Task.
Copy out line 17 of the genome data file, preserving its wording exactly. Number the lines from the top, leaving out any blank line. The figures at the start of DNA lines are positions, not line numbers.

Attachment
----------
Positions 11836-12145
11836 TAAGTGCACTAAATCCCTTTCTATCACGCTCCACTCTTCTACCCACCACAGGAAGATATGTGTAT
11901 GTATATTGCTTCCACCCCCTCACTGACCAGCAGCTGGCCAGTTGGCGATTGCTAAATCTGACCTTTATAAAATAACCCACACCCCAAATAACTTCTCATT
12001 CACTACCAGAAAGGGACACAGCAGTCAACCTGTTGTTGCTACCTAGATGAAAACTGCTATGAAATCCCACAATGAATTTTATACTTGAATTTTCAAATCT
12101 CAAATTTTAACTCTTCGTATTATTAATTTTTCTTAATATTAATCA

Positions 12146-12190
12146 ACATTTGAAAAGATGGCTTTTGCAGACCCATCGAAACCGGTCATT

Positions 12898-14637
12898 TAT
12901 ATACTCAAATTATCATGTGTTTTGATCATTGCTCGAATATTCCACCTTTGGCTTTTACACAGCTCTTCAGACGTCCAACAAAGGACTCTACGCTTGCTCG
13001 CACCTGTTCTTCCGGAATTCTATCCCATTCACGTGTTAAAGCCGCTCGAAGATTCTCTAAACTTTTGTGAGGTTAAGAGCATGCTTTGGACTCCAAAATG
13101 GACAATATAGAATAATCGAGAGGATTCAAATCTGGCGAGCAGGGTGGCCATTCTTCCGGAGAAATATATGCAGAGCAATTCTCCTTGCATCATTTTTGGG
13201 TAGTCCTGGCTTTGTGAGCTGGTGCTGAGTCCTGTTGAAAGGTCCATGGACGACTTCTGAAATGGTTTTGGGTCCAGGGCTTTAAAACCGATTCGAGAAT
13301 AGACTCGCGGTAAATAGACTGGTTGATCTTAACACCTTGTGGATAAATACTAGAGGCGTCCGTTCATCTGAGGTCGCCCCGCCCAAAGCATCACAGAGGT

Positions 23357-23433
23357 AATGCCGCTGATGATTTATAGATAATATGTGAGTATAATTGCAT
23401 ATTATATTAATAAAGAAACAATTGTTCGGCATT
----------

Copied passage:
23401 ATTATATTAATAAAGAAACAATTGTTCGGCATT